London — Sub-Saharan Africa is no longer the poor Cinderella of international internet markers. Growth in both supply and demand and a growing data centre ecosystem mean that international companies providing low cost, high speed internet access and private networks are increasingly having a local presence. Russell Southwood spoke to Dave Schaeffer, CEO, Cogent about how it is expanding its presence on the continent.
Cogent is 21 years old and is Shaeffer’s second venture:”I’m a bit of a serial entrepreneur and this is the second company I’ve founded and taken public.” It is entirely focused on bandwidth:”The internet is the only network that will eventually matter.”
Shaeffer reels off the statistics about a company that is “a bit of a hybrid”. It has 97,000 miles of fibre on 20-30 year IRUs that is lit with its own equipment at 980 transmission sites. Much of this fibre is connected to large-scale skyscrapers and it has presence in 1,300 carrier-neutral data centres. It also connects to 7,400 networks “who may transit for us.” It is one of around a dozen global networks.
According to Schaeffer, Cogent has been the number one supplier of internet transit to Africa for over a decade:”We have had a long relationship with incumbents and competitive providers with connections in London, Portugal and Spain.” Two years ago it started selling in Johannesburg and has a presence in Teraco’s data centre, enabling African carriers to connect there. Although the traffic is bi-directional, “we’re mostly selling traffic into Africa because most content is generated in the USA and Europe.”
It is seeking to expand its presence in Sub-Saharan Africa in three ways. It will expand its metro presence in Greater Johannesburg and will expand its terrestrial fibre to Cape Town. In addition, it will expand to other countries:”We have applied for licenses in Kenya, Nigeria and Tanzania. Each has its own timeframe to approve.” In three years time it would like to be in other countries.
It likes to work with alternative fibre providers like railways and utilities:”We hope (the lack of availability of dark fibre in other African countries) will change. A strong internet presence is a catalyst for growth. Regulators need to incentivize an open internet.”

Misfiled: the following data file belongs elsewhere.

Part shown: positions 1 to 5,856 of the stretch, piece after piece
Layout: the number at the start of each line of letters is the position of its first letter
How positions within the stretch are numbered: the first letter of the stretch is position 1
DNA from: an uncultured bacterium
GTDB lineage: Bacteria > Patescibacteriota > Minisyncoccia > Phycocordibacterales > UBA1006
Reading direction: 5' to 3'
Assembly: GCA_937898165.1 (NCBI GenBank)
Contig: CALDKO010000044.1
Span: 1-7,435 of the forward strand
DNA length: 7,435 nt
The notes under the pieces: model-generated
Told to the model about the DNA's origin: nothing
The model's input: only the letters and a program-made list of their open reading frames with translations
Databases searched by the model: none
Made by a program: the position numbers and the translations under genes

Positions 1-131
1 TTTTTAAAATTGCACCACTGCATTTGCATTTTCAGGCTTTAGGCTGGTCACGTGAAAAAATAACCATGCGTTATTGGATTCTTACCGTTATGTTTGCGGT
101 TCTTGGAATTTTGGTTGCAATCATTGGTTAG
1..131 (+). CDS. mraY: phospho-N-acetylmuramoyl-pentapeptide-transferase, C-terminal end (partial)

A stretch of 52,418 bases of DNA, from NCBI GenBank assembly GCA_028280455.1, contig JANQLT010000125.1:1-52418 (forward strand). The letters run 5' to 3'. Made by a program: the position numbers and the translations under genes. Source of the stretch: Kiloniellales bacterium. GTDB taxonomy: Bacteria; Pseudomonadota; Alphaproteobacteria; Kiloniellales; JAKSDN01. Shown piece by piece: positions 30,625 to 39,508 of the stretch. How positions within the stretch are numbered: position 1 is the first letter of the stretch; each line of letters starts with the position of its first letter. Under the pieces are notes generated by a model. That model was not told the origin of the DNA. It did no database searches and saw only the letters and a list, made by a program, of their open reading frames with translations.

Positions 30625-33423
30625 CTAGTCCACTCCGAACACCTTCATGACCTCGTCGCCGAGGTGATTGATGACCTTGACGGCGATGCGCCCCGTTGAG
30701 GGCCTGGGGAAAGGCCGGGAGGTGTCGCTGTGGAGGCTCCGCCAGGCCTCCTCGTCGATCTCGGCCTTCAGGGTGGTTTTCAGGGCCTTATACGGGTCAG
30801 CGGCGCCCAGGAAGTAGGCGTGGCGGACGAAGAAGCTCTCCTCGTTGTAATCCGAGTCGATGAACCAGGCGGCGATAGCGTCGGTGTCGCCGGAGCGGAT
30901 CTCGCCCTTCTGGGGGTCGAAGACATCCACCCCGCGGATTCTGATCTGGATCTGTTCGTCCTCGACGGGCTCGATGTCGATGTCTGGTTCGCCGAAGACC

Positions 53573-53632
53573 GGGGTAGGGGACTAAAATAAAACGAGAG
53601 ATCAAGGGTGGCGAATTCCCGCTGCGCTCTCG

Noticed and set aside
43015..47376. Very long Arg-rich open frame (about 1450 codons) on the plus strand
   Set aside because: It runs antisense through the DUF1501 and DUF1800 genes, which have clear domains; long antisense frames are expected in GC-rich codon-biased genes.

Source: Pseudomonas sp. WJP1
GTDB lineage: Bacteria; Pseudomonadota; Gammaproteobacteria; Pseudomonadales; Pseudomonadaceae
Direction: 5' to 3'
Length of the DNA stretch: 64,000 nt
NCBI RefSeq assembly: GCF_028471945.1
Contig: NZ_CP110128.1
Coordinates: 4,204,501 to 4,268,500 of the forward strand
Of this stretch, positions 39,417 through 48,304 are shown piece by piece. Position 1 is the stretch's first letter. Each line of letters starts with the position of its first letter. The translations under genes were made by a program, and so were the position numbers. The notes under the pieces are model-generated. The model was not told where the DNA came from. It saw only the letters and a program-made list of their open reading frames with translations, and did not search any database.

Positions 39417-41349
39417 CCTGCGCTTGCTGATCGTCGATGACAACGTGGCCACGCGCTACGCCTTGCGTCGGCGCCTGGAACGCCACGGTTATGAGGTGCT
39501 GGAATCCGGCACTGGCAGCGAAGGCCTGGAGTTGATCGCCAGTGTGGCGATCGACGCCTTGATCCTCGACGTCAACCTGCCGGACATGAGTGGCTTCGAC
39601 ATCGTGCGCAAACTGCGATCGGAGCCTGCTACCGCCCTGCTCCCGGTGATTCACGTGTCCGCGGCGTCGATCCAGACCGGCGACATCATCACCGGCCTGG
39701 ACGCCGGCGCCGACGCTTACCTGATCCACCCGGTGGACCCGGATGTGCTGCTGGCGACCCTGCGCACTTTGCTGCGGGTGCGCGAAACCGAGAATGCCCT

Globally, 67% of its customers are enterprise but they represent less than 5% of traffic:”Our customers go from Google, Facebook, Amazon and Microsoft at one end to small regional publishers at the other end. It also includes aggregators like Akami and Limelight..
Its business model is predicated on the availability of dark fibre:”We do the minimum of building. It’s all about a combination of availability and price and this varies from market to market. Outside of the countries above, dark fibre is much less available.” He believes that growth will come from fixed fibre netoworks:”As the number of bits per minute increases, there’s a limit to what mobile networks can carry. Mobile is always more expensive than available fibre. 5G will help them but the three-fold order of magnitude increase will come from fixed fibre. Africa has a clean slate. Fibre is expensive but very efficient.”
Orange Middle East and Africa and AXA CIMA have announced an agreement for the joint acquisition of a majority stake in DabaDoc (www.DabaDoc.com), alongside the company’s founders. DabaDoc, founded by Zineb Drissi-Kaitouni and Driss Drissi-Kaitouni in 2014, is a platform that digitalizes access to healthcare in Africa. DabaDoc has developed solutions that are used by thousands of healthcare professionals in Morocco, Tunisia and Algeria. Orange and AXA’s investment and network will accelerate DabaDoc’s growth and extend DabaDoc’s services to other regions, in particular Sub-Saharan Africa. The transaction is expected to close in the third quarter of 2021.
Telecom companies in Nigeria have received formal instruction from the Nigerian Communications Commission (NCC) the industry regulator to suspend access to Twitter. The Association of Licensed Telecommunication Operators of Nigeria (ALTON), an umbrella body of all licensed telecom operators in Nigeria, who disclosed this in a statement, noted that the telcos will abide by the instruction based on national interest provisions in the Nigerian Communications Act, 2003. Paradigm Initiative commented that:”The directive by the Nigerian government is at its core, an abuse of the rights of Nigerians not just to freedom of expression, but many other rights guaranteed in the Nigerian 1999 Constitution (as amended), the African Charter on Human and People’s Rights and the International Covenant on Civil and Political Rights. This suspension, which is a reaction of the Nigerian government to the company’s enforcement of its platform rules, is aimed at insulating the government from criticism, especially by Nigeria’s youth who are over 70% of the country’s population.”
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